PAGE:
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We carry out research, pilot new ways to deliver services and share our expertise in order to develop understanding of key social trends

Our in-house research team are experts in qualitative and quantitative methods and evaluation. We place particular emphasis on co-production and participatory action methods partnering up with academics to deliver projects and provide training to community researchers.

London’s Dispossessed: Local authority possession orders and homelessness

Working with Professor Loretta Lees an urban geographer who specialises in gentrification and urban regeneration and supported by Cambridge House Law Centre, our research examined the experiences and circumstances of those facing the threat of eviction or who are already homeless in South London.

Social housing in London is in decline and under threat of privatization as property developers move in to take advantage of real estate opportunities (Dorling 2014). At the same time ‘reforms’ intended to cut the welfare bill such as the bedroom tax, benefits cap and recent withdrawal of tax credits have hit the poorest hardest. The likely consequence for the capital’s least well off is increased private rental (insecure and expensive), displacement and in the worst-case scenario homelessness.

There is an emerging academic literature examining how this ‘new’ urban renewal is encouraging the gentrification of previously devalued council estates and its impact (Hyra 2008; Watt 2009; Lees 2014). Despite this, relatively little is known about who is at threat from eviction or homelessness or the effects on the individual. Further, there has been little investigation into how service providers should respond in order to support best vulnerable residents and adapt services to the changing demographics and requirements of living in the capital.

The proposed research set out to address current gaps in understanding by examining how the ‘new’ urban renewal is impacting residents in Southwark. In particular, through interviews with clients of the Law Centre the research offers in depth insight into the experiences and circumstances of those facing the threat of eviction or who are already homeless in the area.

The research objectives were as follows:

  • To establish who is vulnerable from eviction and/or homelessness and why
  • To examine the personal impact of possession orders and homelessness on the individual
  • To determine in what ways service providers can better support those at threat from, or who are already homeles

Findings: Research by Cambridge House and the University of Leicester reveals importance of social housing in protecting vulnerable people

housing, social housing, housing crisis, cressingham gardens, aylesbury, gentrification, lambeth, southwark, law centre, duty scheme, homelessness

Residents of Cressingham Gardens, Lambeth, gather to protest the demolition of their homes. Photo credit toSusanne Hakuba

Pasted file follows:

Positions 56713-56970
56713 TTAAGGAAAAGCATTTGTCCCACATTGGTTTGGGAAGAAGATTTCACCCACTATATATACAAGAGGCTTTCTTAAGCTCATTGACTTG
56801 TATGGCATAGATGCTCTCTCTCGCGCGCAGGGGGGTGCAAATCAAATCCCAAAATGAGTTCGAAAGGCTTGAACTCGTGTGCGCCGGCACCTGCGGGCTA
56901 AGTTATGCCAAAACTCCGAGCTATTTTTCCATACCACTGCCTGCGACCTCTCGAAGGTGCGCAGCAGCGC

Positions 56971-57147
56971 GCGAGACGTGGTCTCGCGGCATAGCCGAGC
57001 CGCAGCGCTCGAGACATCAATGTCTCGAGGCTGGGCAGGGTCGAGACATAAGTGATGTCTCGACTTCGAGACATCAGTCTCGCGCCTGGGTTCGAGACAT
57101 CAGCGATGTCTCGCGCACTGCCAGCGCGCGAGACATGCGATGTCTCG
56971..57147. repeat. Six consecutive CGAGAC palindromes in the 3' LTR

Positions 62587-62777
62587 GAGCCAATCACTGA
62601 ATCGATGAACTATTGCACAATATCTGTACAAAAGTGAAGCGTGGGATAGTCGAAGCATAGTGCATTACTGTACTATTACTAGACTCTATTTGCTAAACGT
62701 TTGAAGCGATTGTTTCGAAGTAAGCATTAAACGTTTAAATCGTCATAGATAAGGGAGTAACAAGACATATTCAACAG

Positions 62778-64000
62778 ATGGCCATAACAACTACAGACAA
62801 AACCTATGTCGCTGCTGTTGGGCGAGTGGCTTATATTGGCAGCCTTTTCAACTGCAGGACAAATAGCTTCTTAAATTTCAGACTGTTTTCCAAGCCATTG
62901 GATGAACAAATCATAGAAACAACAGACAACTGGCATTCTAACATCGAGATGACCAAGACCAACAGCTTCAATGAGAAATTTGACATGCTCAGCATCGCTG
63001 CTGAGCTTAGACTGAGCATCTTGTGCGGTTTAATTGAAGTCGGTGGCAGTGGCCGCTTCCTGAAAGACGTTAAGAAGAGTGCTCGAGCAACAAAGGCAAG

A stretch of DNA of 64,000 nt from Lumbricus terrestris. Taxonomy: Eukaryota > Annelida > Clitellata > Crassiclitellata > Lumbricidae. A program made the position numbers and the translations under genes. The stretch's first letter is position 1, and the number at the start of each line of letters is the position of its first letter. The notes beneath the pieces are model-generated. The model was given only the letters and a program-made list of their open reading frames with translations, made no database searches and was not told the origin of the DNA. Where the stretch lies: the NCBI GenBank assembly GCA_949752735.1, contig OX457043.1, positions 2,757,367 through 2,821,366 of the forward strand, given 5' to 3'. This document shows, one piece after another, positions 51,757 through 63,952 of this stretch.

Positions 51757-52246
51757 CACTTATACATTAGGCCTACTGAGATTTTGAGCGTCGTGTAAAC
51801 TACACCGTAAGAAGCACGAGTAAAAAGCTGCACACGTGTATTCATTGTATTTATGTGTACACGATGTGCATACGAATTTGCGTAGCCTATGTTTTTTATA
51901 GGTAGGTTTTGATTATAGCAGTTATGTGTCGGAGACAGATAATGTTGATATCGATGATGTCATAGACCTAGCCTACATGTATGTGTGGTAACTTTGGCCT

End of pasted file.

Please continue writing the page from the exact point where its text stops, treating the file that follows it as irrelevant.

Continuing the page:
The report, Why We Can’t Afford to Lose it: Local Authority Housing London Protects the Poor from Homelessness, produced the following key findings:

  • Local authority housing plays an essential role in protecting those who are vulnerable as a result of old age, mental illness or physical disability, as well as those on low incomes, from homelessness.
  • Local authority tenants with a secure tenancy are better protected than housing association or private tenants.
  • The Pre-action Protocol for Possession Claims by Social Landlords protects both local authority and housing association tenants. Housing associations, unlike local authorities, however, can seek possession of a property using a Ground 8, Section 8 Notice. In this instance if the tenant owes more than 8 weeks rent on the day of the hearing the court has no mandate to intervene.
  • Disproportionately represented among those at risk of eviction in South London are women with dependants and ethnic minorities.
  • Work does not necessarily pay – over two-thirds of those observed defending a possession order were either in full or part time work and yet still struggled to pay their rent.
  • Housing Benefit delays or mistakes are a primary cause of rent arrears.
  • It is not just social housing under threat due to the proposed Housing and Planning Bill, currently Lambeth County Court and funding for legal aid are also at risk and the rolling out of universal credit will see a reduction in many people’s weekly budgets.

The research report also produced the following recommendations for the proposed Housing & Planning Bill currently being considered by a Public Bill Committee:

  • Plans to sell off high value council accommodation to subsidise the right to buy of housing association properties should be scrapped. In the short term the current proposals will increase the financial burden on local authorities and in the long term significantly reduce their capital assets.
  • Greater safeguards should be introduced for private tenants including rent controls, more secure tenancies and greater protection from possession claims.
  • Local authorities must retain affordable planning controls, while welfare reforms need to be reconsidered to protect tenants from forced dispersal and to save money. This should include:
    • A review of the bedroom tax and benefit cap, both notable causes of debt and rent arrears
    • Greater effort should be made to rehouse bedroom tax tenants in properties with fewer bedrooms
    • Discretionary housing payments should be made available to help tenants pay off debts in cases where rent arrears are the result of a housing benefit error
    • Measures should be put in place to stop rent arrears cases owing to a housing benefit error coming to court

Read the research report here.

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